New York's federal courts have seen many major terrorist trials since the early 1990s, several involving Al Qaeda-linked operatives.
1993-94: Trial in first World Trade Center bombing.
On Feb. 26, 1993, an explosive-packed Ryder truck was driven into the garage of the World Trade Center in New York, killing 6 people and injuring more than 1,000. After a six month trial with 204 witnesses and 1,000 pieces of evidence, all four defendants were convicted. Each receives a 240-year prison sentence without the possibility of parole.
1994-95: "Day of Terror" trial.
Twelve defendants, including "Blind Cleric" Sheikh Omar Abdel Rahman, were tried for a terror plot thwarted by the FBI in June 1993. Followers of Sheikh Rahman planned to bomb prominent sites in New York City, including the George Washington Bridge, the Lincoln & Holland Tunnels, the United Nations, and the New York FBI office. Ten defendants were convicted and sentenced to 25 to 85 years in prison. Two pleaded guilty and received life sentences.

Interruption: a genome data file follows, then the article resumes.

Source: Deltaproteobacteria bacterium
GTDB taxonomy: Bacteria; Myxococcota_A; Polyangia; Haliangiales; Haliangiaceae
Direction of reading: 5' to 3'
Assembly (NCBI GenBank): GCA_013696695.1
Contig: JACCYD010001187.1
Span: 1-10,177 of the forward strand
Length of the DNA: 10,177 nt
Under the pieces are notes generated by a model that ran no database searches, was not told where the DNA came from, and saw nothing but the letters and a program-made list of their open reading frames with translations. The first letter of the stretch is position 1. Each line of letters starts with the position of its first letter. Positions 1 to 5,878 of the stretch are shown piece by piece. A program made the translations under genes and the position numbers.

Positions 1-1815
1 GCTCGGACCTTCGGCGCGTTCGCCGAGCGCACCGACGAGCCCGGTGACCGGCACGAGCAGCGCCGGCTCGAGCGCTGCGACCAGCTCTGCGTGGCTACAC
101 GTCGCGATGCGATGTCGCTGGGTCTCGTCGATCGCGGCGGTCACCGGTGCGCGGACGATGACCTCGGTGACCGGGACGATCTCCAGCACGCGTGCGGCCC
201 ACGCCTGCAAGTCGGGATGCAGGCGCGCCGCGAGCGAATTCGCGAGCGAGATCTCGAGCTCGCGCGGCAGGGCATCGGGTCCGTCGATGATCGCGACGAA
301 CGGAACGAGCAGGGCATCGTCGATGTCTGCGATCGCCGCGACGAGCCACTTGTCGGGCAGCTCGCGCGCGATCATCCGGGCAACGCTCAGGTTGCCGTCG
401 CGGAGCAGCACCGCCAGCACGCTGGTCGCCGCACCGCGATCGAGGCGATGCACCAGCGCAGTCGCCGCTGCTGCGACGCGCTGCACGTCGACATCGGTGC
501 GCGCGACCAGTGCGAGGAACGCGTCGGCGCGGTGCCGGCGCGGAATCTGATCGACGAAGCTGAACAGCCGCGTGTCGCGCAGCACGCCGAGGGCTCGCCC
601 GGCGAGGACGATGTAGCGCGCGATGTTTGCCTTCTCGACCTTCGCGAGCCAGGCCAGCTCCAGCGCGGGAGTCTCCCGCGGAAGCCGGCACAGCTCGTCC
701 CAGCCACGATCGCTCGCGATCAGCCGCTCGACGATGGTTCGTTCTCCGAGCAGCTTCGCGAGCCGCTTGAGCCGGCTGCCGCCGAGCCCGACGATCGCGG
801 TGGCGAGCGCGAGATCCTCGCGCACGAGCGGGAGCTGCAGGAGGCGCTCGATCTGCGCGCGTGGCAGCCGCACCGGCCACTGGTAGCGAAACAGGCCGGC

1995-96: "Manila Air" plot.
Ramzi Yousef, nephew of Khalid Sheikh Mohammed, was one of three defendants tried in Manhattan Federal Court in a plot to plant a bomb in a dozen US commercial jetliners timed to go off when they were over the Pacific. Mr. Yousef, Abdul Hakim Murad, and Wali Khan Amin Shah were all convicted and sentenced to life imprisonment, with Yousef sentenced to life in prison plus 240 years.
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